Sex Tape Scandal Puts Abbas Aide’s Position in Jeopardy

February 12, 2010 - 5:50 PM
As sex tapes go, it's fairly tame - a man gets undressed in a bedroom, slides under the covers, plumps the pillows and calls to a woman to join him.
Ramallah, West Bank (AP) - As sex tapes go, it's fairly tame - a man gets undressed in a bedroom, slides under the covers, plumps the pillows and calls to a woman to join him.
 
But the man is a top aide to Palestinian President Mahmoud Abbas, and a former Palestinian intelligence official who secretly recorded the scene alleges the aide tried to trade his influence for sex.
 
The footage of the aide, Rafiq Husseini, has sent shock waves through conservative Palestinian society since it was broadcast on Israeli TV earlier this week.
 
It has left the Palestinian leader scrambling for a response and his rivals from the Islamic militant group Hamas gloating.
 
Even though the Palestinian Authority has won international praise for cleaning up official corruption that was rampant under the late Yasser Arafat, Abbas' Fatah movement continues to be dogged by the perception that some of its leading officials pursue personal gain and pleasure over the national good.
 
Abbas, who is traveling in the Far East and is due back in the West Bank on Monday, has not commented. Other Abbas aides rallied around Husseini, saying he would stay on as Abbas' chief of staff for now.
 
Husseini has not appeared in public or commented since the video was broadcast by Israel's Channel 10 TV in a report that also included allegations of high-level financial wrongdoing.
 
The erudite, British-educated Husseini, who has often served as the point man for explaining the Palestinian cause to foreign audiences, was to make his case on Palestine TV later Friday, according to the station.
 
Palestinian officials claimed the video was part of an Israeli attempt to discredit Abbas and denounced Fahmi Shabaneh, the former Palestinian intelligence officer at the center of the drama, as a collaborator with Israel.
 
The allegations come at a time of deadlock in U.S. attempts to renew Israeli-Palestinian peace talks. Abbas has said he won't resume negotiations until Israel freezes settlement construction.
 
Shabaneh said that after Arafat's 2004 death, he was asked by Abbas to investigate official corruption, but that he was ignored when he presented his findings to the Palestinian leader.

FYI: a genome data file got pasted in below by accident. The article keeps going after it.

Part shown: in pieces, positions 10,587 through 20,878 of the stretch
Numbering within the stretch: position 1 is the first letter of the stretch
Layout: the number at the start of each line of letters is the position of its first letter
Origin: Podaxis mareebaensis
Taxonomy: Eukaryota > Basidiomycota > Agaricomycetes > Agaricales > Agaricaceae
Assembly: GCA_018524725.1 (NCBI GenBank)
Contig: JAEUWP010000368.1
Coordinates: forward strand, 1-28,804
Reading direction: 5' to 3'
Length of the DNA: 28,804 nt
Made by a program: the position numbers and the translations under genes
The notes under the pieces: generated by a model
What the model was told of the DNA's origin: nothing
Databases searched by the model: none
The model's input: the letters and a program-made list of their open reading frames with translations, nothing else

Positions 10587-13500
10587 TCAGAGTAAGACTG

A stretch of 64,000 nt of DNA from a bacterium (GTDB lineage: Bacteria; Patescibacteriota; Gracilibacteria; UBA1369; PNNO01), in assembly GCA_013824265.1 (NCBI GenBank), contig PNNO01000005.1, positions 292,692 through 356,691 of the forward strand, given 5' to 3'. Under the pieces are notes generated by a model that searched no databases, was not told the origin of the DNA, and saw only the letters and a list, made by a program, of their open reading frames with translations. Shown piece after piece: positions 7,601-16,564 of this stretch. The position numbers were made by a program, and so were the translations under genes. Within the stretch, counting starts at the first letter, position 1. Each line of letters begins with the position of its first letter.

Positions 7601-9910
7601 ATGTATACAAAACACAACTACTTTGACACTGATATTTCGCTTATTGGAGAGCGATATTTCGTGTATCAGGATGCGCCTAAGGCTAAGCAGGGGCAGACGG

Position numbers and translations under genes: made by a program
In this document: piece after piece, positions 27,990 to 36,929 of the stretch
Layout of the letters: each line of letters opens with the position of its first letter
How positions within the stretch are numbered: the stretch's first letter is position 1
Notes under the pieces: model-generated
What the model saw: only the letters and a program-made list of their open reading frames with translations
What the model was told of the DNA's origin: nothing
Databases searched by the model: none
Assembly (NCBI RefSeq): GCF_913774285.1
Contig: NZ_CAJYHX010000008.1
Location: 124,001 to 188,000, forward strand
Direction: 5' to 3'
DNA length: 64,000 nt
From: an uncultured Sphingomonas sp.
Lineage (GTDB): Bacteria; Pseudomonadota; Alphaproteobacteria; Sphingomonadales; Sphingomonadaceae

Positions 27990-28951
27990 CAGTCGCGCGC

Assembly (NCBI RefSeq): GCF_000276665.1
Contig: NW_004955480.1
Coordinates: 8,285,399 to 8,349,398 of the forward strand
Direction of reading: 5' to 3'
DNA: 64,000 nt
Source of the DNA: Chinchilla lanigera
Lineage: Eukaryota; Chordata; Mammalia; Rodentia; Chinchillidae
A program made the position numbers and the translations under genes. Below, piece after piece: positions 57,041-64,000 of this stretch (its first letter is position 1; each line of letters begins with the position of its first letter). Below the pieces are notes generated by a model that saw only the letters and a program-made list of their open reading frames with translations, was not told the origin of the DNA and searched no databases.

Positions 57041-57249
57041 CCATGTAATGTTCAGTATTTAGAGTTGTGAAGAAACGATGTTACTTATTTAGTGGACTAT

Shabaneh said he began investigating Husseini after a woman complained that the chief of staff made suggestive remarks when she went to his office to ask for help with a family problem. Shabaneh said he set up cameras in the woman's apartment, with her permission, and filmed Husseini's next encounters with her.
 
In the video, Husseini is shown sitting on a couch in a living room, flanked by two women Shabaneh identifies as Husseini's secretary and the unidentified woman who sought his help.
 
During their conversation, Husseini is heard describing Abbas as aloof and lacking charisma and says Arafat surrounded himself with crooks. At some point, Husseini alludes to his own influence.
 
"Would you like a decree? Would you like me to issue a presidential decree for you?" he asks, though it's not clear to which of the two women the remark is addressed.
 
In a later scene, Husseini is shown undressing, alone, in a bedroom.
 
He gets into bed, plumps the pillows and calls out to the unseen woman to join him. "Do I turn off the light or do you? What is the procedure?" he is heard asking the woman.
 
Moments later, Shabaneh enters the room with three other men and identifies himself. Husseini jumps out of bed and gets dressed.
 
The official Palestinian media have not reported the details, but the video appeared on YouTube and quickly became a main topic of conversation across the Palestinian territories.
 
The independent West Bank-based Maan news agency urged Husseini in an editorial to step down pending an investigation, arguing that he could no longer carry out his job effectively. "This is embarrassing to the Palestinian Authority, this is embarrassing to our people, this is embarrassing to our families," Maan editor-in-chief Nasser Laham, who wrote the editorial, said in an interview.
 
However, Laham also portrayed the Abbas aide as a victim of a smear campaign, calling Israeli TV's airing of the footage "a lynching."
 
Jibril Rajoub, a senior Fatah official, said the movement will look into the issues in due time, but added that "Fatah will not allow anyone to use his position to serve his personal agenda and his fantasies."
 
In Gaza, Hamas claimed it has far more scandalous material involving Fatah officials but is holding back because it does not want to jeopardize attempts at Palestinian reconciliation. Hamas seized control of Gaza from Fatah forces in 2007, and Hamas officials claim they obtained incriminating material at the time.
 
"We urge Fatah to stop cooperation with the occupation (Israel) and renounce the lowly people within its ranks and resume the national cause," said Sami Abu Zuhri, a Hamas spokesman.
 
In the Channel 10 broadcast, Shabaneh also produces documents allegedly showing that Palestinian Authority officials have stolen millions of dollars in public funds.
 
The TV report did not name the suspected officials but said they include Abbas confidants. It said one method was to overbill the Palestinian government for real estate purchases made in its name.
 
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Associated Press writer Dalia Nammari in Jerusalem contributed to this report.